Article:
personal finance

Pensioners get £95,000 retirement boost by doing this – would it work for you?

They’re raising tens of thousands of pounds on average, enough to transform their final years, but this option isn’t for everyone. It’s only open to homeowners aged 55 and over, and has both pros and cons, depending on your personal circumstances.

Latest figures show older homeowners are raising typical lump sums of almost £100,000 and spending the money doing up their home, paying off mortgage and credit card debt, helping younger family members or simply enjoying themselves.

Equity release lifetime mortgages allow homeowners aged 55 and over to raise cash against the value of their biggest asset to spend on whatever they like, without having to make any interest payments in their lifetime.

Typically, the interest rolls up over the years and is cleared from the proceeds of the property sale when the owners either die or go into long-term care.

Once the money borrowed and interest are cleared, any remaining funds fall back into their estate to be passed on as an inheritance in the usual way.

Equity release customers still own their home and retain the right to continue living there for life. All regulated plans come with a no-negative equity guarantee, which pledges customers can never owe more than the market value of their property, even if house prices crash, and will not pass on debt to loved ones.

Almost nine out of 10 over-50s are now aware of equity release, new research from equity release provider SunLife shows, although so far only four percent have taken out a plan.

Many were deterred by rising interest rates while falling house prices may also reduce the amount of money they are able to borrow.

The interest rate on an equity release plan is typically fixed for life. The higher cost of borrowing knocked demand but now customers are starting to venture back, said David Burrowes, chair of industry trade body the Equity Release Council (ERC). “Pent-up demand is likely to emerge as the interest rate cycle begins to turn again.”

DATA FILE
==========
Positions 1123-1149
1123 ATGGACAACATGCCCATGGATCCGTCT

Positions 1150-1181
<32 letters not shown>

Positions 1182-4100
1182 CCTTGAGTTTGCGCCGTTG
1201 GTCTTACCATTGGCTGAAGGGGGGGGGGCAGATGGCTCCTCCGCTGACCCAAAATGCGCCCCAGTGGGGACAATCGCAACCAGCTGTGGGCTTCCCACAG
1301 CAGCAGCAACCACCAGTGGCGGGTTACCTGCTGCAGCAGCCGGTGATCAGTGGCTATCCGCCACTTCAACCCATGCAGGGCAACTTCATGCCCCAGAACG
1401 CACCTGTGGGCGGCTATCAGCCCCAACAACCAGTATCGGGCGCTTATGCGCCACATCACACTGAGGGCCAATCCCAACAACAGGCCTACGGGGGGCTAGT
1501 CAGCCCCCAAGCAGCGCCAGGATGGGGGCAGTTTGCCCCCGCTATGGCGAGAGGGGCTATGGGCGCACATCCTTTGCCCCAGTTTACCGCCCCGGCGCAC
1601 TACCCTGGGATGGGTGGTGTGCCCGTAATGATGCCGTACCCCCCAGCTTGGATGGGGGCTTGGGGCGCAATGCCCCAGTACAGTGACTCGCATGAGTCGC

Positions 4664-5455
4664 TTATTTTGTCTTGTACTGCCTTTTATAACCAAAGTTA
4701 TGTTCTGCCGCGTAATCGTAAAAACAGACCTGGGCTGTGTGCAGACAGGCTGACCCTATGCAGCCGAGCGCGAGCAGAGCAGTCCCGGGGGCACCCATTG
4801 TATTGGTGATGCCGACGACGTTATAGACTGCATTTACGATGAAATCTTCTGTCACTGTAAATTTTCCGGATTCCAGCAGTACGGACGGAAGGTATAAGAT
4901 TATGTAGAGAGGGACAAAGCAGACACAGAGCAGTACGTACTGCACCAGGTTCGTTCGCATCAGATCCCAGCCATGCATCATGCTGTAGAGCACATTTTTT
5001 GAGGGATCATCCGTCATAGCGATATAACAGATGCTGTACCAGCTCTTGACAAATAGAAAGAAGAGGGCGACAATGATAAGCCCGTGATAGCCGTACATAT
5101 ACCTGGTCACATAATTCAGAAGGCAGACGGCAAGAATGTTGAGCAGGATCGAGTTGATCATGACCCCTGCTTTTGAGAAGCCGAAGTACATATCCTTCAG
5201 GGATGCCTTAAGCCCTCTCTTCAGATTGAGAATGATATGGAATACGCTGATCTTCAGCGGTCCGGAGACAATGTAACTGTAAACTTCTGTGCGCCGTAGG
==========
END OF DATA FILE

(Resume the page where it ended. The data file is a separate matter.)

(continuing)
The average equity release customer who takes out a lump sum borrows a pretty hefty £94,806, according to ERC figures.

Many customers prefer drawdown plans, which allow customers to take an initial lump sum then draw more money later as required (while only paying interest on the cash they have actually withdrawn). In this case the average initial sum drawn is £63,238.

New research from SunLife reveals top equity release spends are for home improvements, debt repayment and travel.

Others spent the money on early retirement or supporting family members, for example, by making early inheritances or gifting deposits to help children get onto the property ladder.

Its research shows that 73 percent of over 50s are concerned about the rising cost of living, and 37 percent fear they will run out of money in later life, said Ian Cooper, director of commercial and partnerships at SunLife. “Among those who have released equity, these concerns fall to 63 percent and 28 percent respectively, and most say they feel happier in their lives as a result.”

But is equity release right for you?

READ MORE: Retirement – Over 55s could be sitting on £106,000 on average

Insurers Aviva, Canada Life, Legal & General and LV= also offer equity release plans and the sector is regulated by the Financial Conduct Authority, giving redress if mis-sold a plan.

Equity release will inevitably reduce the amount you can leave your loved ones as an inheritance, so you must discuss any decision with them.

You cannot borrow the full value of the property, but a percentage of it, which rises as you get older. Equity release therefore typically works better for people in their 70s or 80s, who can raise more cash than those in their late 50s early 60s.

The equity release payout is tax free but could reduce your eligibility for any means-tested state benefits you currently claim, so always check first.

One quirk is that if you smoke or are in poor health, you may be able to borrow more as your life expectancy is shorter.

Thomas Brett, head of mortgage and lending at Contact State and a member of the ERC’s standards committee, said lenders are offering more innovative products including the option to make payments to reduce the interest bill. “As always, it’s important to get advice from a specialist broker into all possible avenues.”

Alternative ways of raising cash could include returning to work, getting financial help from family, downsizing to a smaller property or claiming any state benefits you have missed. Consider every option before you turn to equity release, which comes with typical advice charges of around £1,500, eating into your payout.

Equity release is a complex decision so remember to involve family members, whose inheritances will be reduced as a result, and take legal advice from a solicitor. This may be a last resort option but may work if the alternative is to struggle for cash throughout your final years.


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